Reynolds declined to an interview, but during a brief phone call, he said having the indictment over he and his daughter’s head destroyed their reputation. He denied any involvement of the missing money.

11Alive left Lott repeated voicemails. When she didn’t respond, 11Alive attempted to interview her in person. Lott declined and asked us to leave her property.

The current district attorney is George Barnhill. He also declined interview requests, but explained in an email that wasn’t enough evidence to go to trial.

“The last two District Attorneys had not felt there was enough evidence to take the cases to a jury trial, we were not able to gain any additional evidence, and after extensive review neither I nor the Senior Assistant DA assigned to the cases thought we had enough to prevail in Coffee County,” said Barnhill.

Harold Ragsdale is one of the 21 grand jury members who indicted the mayor and his daughter in 2010. He says was surprised to hear a judge dismissed the case. 

“It’s like a waste of our time, taxpayers time, and both for the Reynolds-Lott families and the judicial system," Ragsdale said. "It failed us all.”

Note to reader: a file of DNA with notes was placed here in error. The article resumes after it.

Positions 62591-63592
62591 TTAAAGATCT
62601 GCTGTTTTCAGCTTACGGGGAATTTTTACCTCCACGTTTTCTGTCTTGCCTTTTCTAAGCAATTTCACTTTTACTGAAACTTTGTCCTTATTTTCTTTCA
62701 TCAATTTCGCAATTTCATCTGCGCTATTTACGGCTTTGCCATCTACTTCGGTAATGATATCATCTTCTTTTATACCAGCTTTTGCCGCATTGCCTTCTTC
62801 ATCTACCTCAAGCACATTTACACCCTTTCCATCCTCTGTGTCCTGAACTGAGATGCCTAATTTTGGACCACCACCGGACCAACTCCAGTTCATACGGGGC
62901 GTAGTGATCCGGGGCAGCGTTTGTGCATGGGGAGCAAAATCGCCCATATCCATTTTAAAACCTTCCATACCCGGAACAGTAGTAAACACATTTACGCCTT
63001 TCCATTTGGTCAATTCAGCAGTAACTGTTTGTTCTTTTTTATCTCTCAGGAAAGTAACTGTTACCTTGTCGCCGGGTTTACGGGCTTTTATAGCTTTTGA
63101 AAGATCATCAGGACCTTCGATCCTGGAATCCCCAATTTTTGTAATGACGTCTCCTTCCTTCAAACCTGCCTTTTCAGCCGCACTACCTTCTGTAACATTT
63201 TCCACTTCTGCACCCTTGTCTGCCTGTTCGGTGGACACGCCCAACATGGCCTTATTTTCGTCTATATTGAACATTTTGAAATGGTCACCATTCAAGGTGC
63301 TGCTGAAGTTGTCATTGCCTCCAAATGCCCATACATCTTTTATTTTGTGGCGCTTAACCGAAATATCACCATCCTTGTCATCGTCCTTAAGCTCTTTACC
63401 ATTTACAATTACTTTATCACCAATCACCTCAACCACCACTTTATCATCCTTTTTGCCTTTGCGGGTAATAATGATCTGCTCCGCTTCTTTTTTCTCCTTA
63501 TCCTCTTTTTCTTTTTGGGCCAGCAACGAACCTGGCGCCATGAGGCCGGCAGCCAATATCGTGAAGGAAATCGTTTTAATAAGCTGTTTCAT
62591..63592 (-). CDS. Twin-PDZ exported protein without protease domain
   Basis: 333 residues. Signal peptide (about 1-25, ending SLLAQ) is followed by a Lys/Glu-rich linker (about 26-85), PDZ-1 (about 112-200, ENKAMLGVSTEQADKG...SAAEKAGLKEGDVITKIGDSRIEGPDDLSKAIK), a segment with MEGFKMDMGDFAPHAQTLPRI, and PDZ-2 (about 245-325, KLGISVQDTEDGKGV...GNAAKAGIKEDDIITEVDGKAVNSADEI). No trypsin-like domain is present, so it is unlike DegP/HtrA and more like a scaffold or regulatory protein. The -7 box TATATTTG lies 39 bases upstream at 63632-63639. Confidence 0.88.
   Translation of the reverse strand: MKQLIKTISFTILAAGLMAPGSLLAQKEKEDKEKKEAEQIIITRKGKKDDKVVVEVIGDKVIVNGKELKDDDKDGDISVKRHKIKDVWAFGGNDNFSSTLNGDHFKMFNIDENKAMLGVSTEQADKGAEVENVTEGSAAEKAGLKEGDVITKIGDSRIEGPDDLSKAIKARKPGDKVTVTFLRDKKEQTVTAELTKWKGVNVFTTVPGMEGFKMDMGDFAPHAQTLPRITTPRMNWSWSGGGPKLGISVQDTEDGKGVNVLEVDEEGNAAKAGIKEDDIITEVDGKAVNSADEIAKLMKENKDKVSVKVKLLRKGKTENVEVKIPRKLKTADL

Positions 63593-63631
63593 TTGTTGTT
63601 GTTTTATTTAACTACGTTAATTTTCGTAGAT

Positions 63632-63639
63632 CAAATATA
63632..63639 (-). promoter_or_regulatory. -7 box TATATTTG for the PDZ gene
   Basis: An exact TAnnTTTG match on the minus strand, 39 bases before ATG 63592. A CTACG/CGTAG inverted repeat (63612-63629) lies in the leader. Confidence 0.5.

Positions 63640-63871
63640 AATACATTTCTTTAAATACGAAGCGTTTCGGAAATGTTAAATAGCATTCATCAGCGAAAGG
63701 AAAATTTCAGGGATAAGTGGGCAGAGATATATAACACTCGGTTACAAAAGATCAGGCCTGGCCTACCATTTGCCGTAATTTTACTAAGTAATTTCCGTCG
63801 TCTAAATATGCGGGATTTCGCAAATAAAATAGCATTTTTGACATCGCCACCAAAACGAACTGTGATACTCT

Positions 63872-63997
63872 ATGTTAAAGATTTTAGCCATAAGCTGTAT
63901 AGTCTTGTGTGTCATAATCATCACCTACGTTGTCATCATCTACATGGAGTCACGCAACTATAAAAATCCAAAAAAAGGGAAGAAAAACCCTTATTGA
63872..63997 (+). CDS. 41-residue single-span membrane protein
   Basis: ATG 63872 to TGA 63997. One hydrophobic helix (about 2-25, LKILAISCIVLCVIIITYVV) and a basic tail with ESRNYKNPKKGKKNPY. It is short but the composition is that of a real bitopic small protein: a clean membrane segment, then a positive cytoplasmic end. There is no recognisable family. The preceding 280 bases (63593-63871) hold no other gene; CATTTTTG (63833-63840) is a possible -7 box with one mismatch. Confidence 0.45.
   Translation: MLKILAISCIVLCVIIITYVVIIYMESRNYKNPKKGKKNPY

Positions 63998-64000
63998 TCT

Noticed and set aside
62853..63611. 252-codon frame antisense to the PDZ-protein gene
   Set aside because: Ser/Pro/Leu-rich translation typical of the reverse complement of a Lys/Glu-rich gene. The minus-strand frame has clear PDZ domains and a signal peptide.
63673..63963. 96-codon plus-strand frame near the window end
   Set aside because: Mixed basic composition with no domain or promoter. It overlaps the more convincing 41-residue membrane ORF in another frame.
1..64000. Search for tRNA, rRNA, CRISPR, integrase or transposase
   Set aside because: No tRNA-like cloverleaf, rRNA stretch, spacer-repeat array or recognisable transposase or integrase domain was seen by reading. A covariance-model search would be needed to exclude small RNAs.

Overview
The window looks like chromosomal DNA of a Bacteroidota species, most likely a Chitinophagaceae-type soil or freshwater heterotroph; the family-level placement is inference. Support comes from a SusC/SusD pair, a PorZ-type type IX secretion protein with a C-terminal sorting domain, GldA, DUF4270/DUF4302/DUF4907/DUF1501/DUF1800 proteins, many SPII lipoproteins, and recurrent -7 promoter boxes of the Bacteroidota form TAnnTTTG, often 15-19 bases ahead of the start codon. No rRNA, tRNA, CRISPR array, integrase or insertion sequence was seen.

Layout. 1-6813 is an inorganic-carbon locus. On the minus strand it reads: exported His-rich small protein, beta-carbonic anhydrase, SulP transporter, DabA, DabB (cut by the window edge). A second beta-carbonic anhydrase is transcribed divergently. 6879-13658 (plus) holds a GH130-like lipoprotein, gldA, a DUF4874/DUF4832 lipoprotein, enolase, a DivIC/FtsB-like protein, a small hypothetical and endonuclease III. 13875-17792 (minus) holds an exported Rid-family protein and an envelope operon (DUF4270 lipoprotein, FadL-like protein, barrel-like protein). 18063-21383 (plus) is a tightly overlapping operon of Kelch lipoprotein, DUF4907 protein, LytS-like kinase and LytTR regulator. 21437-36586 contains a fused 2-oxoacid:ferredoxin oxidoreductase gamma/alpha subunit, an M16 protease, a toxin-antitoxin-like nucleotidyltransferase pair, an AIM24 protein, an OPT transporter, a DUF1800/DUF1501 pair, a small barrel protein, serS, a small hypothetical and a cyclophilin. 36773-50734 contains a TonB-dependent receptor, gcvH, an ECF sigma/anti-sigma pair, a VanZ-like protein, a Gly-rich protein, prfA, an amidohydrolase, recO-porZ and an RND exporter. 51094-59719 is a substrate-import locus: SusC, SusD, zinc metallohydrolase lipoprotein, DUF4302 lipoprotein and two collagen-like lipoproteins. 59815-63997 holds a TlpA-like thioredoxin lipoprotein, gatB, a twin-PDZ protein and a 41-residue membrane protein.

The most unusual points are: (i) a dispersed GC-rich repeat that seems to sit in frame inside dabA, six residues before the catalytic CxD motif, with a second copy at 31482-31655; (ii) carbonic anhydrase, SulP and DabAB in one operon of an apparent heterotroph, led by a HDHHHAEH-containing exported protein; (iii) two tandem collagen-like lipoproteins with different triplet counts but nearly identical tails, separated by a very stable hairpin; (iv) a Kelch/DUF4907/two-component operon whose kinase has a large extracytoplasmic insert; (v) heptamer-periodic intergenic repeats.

Former District Attorney Rick Currie was prepared to take the case to trial, but then requested a continuance, according to a local newspaper in August 2011. Currie did not explain why and did not set a new trial date. “I will try to put a priority on resolving these cases,” Currie told the Times-Union following the continuance.

This past September, Currie says he doesn’t remember why he didn’t take it to trial. “I remember that I was gearing up for trial and then something happened and I don’t remember what that was,” said Currie, now the city attorney for Waycross, Georgia.

Walking Free - DA Barnhill
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Broxton doesn’t buy it. “I don’t understand how he would not remember something like that,” said Currie.

Currie does remember it would have been a difficult case to get a conviction because the audit identified years of missing financial paperwork. “The word that keeps coming back into my mind is FUBAR - fouled up beyond recognition,” said Currie. Despite his lapse in memory, the former DA says he did everything he could to bring it to trial.

Kay Lavine is a former prosecutor and now an law professor at Emory University. “I think that response is puzzling, that he did everything he could, without having to document what else he did do following the grand jury indictment,” said Lavine.

Walking Free - Lavine
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It's important to note that Reynolds and Lott’s case dismissal is not the same as an acquittal, where a fact-finder has proven the government has not met its burden of proof, said Lavine. It’s also not a decision on the quality of the evidence at all. It’s purely a legal decision that the state failed to prosecute the case in a timely manner.

“When cases drag on and on, what we end up seeing is a very favorable plea deal for the defendant because the prosecutor’s case has gotten weaker over time,” said Lavine. “So, that may be very well for the defendant, [it] may not be well for society.